DLT Special Event with Award-Winning Zimbabwean Writer Petina Gappah
Celebrating the well-known Scottish explorer’s birthday on 19 March, David Livingstone Birthplace is holding a special event with Zimbabwean writer Petina Gappah at Summerhall in Edinburgh. Starting at 7pm at Summerhall’s Main Hall, Gappah will talk to Kate Simpson, a lecturer at Edinburgh Napier University and project scholar for Livingstone Online, about her latest novel Out of Darkness, Shining Light. It tells the story of an epic journey through nineteenth-century Africa, following the sixty-nine men and women who carried his remains for 1,500 miles so that he could be carried across the sea and buried in his own country.
Tickets are on sale now for £9/13 at www.summerhall.co.uk.
Gappah’s short fiction and essays have been published in eight countries. Her debut story collection, An Elegy for Easterly, won the Guardian First Book Award in 2009, and her first novel, The Book of Memory, was longlisted for the 2015 Bailey's Women's Prize for Fiction. Petina’s work has also been shortlisted for the Orwell Prize, the Sunday Times EFG Short Story Award, the Los Angeles Times Book Award, the PEN America Open Book Award, the Frank O’Connor International Short Story Award, and the Prix Femina (Étrangers). She is the recipient of the McKitterick Prize from the Society of Authors.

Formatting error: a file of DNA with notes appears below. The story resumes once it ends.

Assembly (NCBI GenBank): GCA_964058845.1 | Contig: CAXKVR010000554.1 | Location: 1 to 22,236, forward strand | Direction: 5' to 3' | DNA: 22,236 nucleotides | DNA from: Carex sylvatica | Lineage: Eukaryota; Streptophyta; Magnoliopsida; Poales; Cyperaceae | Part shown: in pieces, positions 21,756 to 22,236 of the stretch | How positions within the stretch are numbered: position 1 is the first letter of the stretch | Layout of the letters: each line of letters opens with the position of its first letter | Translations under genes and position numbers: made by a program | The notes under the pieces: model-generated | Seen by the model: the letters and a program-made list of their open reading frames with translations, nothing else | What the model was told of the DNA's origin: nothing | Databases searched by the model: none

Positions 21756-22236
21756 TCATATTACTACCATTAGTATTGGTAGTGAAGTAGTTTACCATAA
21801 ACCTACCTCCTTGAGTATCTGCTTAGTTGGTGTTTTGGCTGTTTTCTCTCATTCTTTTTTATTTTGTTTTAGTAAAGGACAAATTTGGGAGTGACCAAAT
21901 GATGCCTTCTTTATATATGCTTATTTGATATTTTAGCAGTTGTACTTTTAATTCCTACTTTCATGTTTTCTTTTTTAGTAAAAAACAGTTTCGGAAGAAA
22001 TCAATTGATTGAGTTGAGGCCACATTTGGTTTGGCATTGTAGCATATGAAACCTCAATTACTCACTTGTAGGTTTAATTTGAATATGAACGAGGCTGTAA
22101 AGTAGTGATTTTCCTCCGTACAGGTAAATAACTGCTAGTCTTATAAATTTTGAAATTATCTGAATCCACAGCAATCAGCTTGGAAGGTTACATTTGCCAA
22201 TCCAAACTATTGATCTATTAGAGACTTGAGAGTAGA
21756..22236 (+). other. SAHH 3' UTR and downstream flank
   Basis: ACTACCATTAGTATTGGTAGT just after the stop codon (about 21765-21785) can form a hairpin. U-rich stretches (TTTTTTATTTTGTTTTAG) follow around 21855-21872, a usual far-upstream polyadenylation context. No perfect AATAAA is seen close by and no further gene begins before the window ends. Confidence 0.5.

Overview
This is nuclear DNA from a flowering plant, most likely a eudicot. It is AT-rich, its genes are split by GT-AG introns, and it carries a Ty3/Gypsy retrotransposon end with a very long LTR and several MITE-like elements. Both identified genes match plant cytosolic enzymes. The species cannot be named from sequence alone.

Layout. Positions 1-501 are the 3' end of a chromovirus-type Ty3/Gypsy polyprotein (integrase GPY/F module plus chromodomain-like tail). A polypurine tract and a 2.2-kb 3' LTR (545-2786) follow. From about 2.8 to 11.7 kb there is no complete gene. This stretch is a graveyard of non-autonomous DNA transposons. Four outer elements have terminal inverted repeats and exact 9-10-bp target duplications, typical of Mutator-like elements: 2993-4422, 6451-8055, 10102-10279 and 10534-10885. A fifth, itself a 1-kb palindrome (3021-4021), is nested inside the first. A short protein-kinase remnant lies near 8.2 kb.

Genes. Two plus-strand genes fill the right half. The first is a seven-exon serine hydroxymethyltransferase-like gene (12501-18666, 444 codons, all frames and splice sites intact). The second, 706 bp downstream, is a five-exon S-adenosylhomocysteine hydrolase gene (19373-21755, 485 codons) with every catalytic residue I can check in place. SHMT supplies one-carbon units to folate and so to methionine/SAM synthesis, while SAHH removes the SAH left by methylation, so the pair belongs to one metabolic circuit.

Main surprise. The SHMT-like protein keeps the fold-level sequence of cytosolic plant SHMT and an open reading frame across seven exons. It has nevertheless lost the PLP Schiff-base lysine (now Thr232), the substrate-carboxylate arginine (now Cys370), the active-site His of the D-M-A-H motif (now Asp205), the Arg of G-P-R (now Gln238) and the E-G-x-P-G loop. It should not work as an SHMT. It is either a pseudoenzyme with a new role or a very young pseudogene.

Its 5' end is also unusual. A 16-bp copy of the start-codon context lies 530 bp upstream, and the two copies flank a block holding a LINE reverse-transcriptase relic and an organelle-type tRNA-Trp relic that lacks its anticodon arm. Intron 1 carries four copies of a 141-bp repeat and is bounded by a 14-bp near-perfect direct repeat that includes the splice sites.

David Livingstone Birthplace, home to the history of Scotland’s famous explorer, is currently undergoing a £6.1 million transformation. This will see his birthplace redeveloped to provide a vibrant new museum, setting Scotland in a global context and celebrating the inspirational story of how a poor millworker became one of the most popular British heroes of the Victorian era and a well-known figure in some Sub-Saharan African countries today. The museum is scheduled to re-open in 2020.
‘engrossing, beautiful and deeply imaginative.’
‘Gappah has chosen an ingenious way to approach Livingstone’s life: She focuses on his death...the real heroes of this carefully crafted novel are Halima and Wainwright and the other Africans history has hitherto condemned to suffer in silence. It is to the novel’s credit that after 150 years we can now hear their voices.’